Other options include checking with your existing bank which may provide merchant services, although it's probably with rates that are higher than what you can find yourself. But it never hurts to ask as pricing can vary. You can also check out large resellers like CostCo which have merchant programs that include Internet packages that are reasonable.

The Merchant provider you choose to some degree will determine which processing network is used such as Nova, PaymentTech, FirstData etc. but other than the Gateway provider you use this shouldn't make much of a difference.

Picking a Gateway Provider

These days when you sign up with a Merchant provider you likely get a choice of gateways that you can use with it. If you're building your own application, you will have to interface with these gateways. Later on in this article I'll present a class that handles a number of common gateways using a common interface.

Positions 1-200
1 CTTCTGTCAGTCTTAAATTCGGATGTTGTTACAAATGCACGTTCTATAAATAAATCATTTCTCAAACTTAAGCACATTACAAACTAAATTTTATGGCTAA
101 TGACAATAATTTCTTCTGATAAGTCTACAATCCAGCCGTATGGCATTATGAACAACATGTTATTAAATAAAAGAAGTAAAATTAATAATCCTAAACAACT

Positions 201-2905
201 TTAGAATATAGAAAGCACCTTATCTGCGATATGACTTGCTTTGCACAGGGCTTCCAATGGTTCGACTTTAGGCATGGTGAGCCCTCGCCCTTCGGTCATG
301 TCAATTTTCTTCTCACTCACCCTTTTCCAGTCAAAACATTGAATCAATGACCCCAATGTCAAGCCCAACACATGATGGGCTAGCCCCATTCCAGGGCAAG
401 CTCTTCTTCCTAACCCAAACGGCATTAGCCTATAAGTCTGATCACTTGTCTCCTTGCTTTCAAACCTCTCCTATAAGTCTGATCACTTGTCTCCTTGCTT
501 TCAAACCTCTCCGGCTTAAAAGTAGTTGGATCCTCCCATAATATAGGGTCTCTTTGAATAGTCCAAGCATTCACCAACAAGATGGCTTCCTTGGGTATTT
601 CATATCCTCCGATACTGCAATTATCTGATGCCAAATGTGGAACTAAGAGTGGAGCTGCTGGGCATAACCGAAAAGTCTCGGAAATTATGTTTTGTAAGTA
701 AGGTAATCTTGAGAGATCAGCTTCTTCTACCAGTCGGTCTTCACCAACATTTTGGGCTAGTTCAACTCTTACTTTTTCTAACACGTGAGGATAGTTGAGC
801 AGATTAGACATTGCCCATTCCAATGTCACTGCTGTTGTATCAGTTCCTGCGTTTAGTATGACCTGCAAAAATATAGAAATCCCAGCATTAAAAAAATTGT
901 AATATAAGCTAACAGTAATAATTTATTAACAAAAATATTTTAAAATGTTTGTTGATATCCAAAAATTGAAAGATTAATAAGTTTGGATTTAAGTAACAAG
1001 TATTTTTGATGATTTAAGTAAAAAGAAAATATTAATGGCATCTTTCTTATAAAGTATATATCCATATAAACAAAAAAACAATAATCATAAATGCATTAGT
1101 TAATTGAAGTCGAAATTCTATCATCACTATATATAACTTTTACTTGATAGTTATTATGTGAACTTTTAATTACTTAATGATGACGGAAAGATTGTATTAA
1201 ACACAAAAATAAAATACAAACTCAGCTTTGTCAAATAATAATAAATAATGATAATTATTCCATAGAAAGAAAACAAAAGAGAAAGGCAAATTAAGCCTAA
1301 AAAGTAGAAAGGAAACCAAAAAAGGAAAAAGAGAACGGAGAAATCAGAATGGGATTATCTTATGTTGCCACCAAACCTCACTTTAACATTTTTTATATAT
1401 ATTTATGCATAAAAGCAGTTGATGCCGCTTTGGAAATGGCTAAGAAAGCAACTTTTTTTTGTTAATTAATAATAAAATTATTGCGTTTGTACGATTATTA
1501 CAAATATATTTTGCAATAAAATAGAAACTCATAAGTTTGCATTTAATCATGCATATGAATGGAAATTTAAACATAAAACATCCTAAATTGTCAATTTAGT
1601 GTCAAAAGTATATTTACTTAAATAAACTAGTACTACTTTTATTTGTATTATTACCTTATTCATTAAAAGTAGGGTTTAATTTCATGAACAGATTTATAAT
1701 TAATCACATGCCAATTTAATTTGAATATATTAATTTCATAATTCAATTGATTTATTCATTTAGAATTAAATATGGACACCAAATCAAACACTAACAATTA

Let's review some of the common Gateway providers:

Authorize.NET
Authorize.NET Gateway is super easy to integrate into existing applications. It uses a plain HTTP POST interface to communicate with the server, so there's no setup and configuration – you merely need an HTTP client that can post the data. Authorize.NET returns data over HTTP in a simple comma delimited format that's easy to access within just about any application.

Authorize.NET is fast and stable – I've been using them for 4 years now without any problems during that entire time. Response time's somewhere between 2-5 seconds per transaction which is plenty fast. Authorize.NET doesn't support debit cards so if you need to process those you'll need to look elsewhere.